There are many different ways to understand human history and the particular time we are living in. One way is to think of it as a relentless clash of cultures.  

In his book “The Great Heresies,” the historian Hilaire Belloc contends that the whole history of Europe and the Americas can be read as a series of doctrinal attacks (or heresies) against Western culture as formed by the Christian religion, or, to be more specific, the Catholic Church, its most continuous proponent. 

He goes through Arianism, Albigensianism, Mohammedanism, and Protestantism, describing the Church as a citadel with several faces, each face attacked in turn. Each time, the Church defended herself and her doctrines vigorously.

Although the ancient heresies that Belloc details may sound only faint echoes in your mind (I can never quite remember what Arianism was, let alone Albigensianism), the current cultural attack on the Church is one we are all too aware of. Belloc calls it the “modern attack” of secularism. 

Unlike earlier attacks or heresies, which were attempts to change men’s religious beliefs, the modern attack is an attempt to stamp out religious beliefs altogether. We are told it’s better to rely on science and technology, to put aside faith as a basis on which to make moral decisions. Human progress will be achieved when the secularist culture triumphs, and moral decisions can finally be made from a purely evidence-based and materialist perspective.  

Since the fateful Dobbs decision by the Supreme Court, which overturned Roe v. Wade and opened the door to the regulation of abortion at the state level, the secularist modern attack has gone nuclear. The unthinkable (to them) has happened: the absolute right to abortion as an essential backstop to sexual liberation is gone. Now American women and men, many of them informed by their Catholic faith and bolstered by the ancient and powerful institution that is the Church, will be allowed to protect the unborn through the democratic process.

The secularist pro-choice left understands that it is being denied unfettered abortion (something they consider an unalloyed good by materialist standards) by people caught up in the toils of faith — men and women who believe the Gospel message of radical solidarity with our littlest brothers and sisters.

A wall at the grade school of the Church of the Ascension in Overland Park, Kansas, is seen with graffiti about abortion on July 10. (CNS photo/courtesy The Leaven)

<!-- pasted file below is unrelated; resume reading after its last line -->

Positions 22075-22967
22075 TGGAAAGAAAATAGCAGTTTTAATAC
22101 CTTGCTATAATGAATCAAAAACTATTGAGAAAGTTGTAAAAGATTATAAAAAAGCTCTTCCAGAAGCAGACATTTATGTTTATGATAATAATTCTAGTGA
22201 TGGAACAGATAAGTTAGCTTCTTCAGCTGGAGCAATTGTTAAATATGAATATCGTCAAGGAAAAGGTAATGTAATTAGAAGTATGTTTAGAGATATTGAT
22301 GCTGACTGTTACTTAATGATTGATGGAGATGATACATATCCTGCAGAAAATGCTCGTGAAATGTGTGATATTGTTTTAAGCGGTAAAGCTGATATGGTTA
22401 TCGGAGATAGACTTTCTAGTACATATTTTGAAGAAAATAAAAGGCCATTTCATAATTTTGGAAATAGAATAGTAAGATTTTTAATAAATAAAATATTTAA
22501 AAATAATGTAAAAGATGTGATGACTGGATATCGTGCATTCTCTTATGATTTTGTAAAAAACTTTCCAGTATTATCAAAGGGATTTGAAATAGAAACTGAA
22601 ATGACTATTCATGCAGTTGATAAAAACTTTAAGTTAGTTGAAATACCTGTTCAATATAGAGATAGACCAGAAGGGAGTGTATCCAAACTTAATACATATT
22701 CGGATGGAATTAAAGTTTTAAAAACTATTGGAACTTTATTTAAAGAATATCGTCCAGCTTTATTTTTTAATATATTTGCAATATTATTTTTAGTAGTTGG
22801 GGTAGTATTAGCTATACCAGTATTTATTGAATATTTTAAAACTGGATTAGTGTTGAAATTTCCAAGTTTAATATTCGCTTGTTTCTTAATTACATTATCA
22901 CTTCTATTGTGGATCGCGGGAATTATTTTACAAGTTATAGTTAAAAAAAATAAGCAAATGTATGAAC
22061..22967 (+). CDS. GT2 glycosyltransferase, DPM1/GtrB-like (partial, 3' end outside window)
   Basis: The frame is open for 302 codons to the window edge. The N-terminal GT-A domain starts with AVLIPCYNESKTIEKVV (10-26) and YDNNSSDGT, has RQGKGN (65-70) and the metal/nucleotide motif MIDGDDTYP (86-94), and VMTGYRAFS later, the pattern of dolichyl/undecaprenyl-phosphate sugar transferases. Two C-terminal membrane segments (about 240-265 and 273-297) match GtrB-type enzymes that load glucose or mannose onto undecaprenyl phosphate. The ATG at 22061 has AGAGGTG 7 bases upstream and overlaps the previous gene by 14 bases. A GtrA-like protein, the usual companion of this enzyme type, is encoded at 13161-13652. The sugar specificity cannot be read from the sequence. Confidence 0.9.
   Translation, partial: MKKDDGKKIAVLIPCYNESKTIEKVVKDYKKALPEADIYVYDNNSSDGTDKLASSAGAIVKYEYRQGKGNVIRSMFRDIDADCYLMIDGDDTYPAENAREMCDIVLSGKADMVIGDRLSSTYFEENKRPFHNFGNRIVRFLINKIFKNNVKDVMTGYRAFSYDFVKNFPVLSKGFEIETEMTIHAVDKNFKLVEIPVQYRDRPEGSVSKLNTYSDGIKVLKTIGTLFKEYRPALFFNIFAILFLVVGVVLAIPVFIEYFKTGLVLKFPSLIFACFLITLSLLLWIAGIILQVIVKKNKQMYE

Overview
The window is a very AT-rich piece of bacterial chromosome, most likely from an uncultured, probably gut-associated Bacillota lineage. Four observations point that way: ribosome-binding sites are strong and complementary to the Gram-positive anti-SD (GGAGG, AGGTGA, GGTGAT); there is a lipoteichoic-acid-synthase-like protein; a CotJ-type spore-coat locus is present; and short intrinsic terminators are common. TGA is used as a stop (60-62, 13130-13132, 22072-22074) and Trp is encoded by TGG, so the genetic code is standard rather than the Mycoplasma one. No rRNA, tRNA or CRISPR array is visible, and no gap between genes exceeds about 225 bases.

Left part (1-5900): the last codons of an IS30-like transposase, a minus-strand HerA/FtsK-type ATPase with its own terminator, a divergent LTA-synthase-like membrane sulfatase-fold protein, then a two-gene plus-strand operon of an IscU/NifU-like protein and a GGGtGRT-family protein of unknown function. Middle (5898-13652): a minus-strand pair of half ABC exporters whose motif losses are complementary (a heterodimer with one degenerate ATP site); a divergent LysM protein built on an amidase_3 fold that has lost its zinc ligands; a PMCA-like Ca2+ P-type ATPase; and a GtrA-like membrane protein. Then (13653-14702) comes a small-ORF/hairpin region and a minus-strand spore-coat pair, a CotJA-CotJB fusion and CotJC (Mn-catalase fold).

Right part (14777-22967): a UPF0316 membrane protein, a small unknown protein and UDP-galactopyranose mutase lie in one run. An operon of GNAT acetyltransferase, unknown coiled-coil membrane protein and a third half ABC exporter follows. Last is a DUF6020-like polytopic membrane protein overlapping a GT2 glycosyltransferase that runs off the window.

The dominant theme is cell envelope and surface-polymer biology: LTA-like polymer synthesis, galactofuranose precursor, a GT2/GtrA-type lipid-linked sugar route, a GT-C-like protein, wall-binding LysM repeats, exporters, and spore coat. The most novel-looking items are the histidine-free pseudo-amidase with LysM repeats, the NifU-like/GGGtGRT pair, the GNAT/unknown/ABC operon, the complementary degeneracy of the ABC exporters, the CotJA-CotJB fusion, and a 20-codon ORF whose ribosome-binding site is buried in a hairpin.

After decades of attack in which America has become steadily more secular, religion more marginalized, and the public square more denuded of Christian morality, pro-life believers suddenly have a victory. The secularists are enraged — at democracy, at the Supreme Court, and yes, at the Catholic Church. The result has been violence, arson, and vandalism against churches, incited by ugly rhetoric about “handmaids” and looming theocracies. The direct attacks on churches seem to be inspired in part by the fact that five of the six justices belonging to the court’s “conservative majority” are Catholic.  

As each Western institution has been captured by secularist culture, the last great holdout is the Catholic Church. Only the Church proposes with any intellectual coherence and organizational power that the dignity of man is indeed inviolable, and that this imposes restraints upon man that benefit him individually and collectively. 

If unfettered abortion can be snatched away from the secularists, what does that mean for the transgender project, which rejects the restraint of biology and acceptance of our bodies as purposefully created? What does it mean for the ever-growing rainbow of sexual license, which has paused briefly, accepting the limit of adult consent, but itching to go further? 

We can only expect the attack to increase in intensity and scope, eventually making it impossible for any American Catholic to remain unaffected.

This brings me back to Belloc. It is helpful to me to think of the current predicament as yet another pivotal battle in the Church’s long, complicated history. If she is a citadel, she is thickly walled and stands high on the crest of the tallest mountain. Her turrets rest on foundations as deep as salvation history is long, and each stone of her battlements was laid by the hand of a martyr. On the pointed towers of her halls wave colored flags that herald timeless courage. And from her choir stalls ring harmonious chants from a thousand pure throats. 

The secularists, massing disordered on the low plain, don’t stand a chance. The triumphant outcome, after all, has long been preordained. As for us, we are enjoined to battle, yes, but with the inner peace of those who trust perfectly in the providence of God.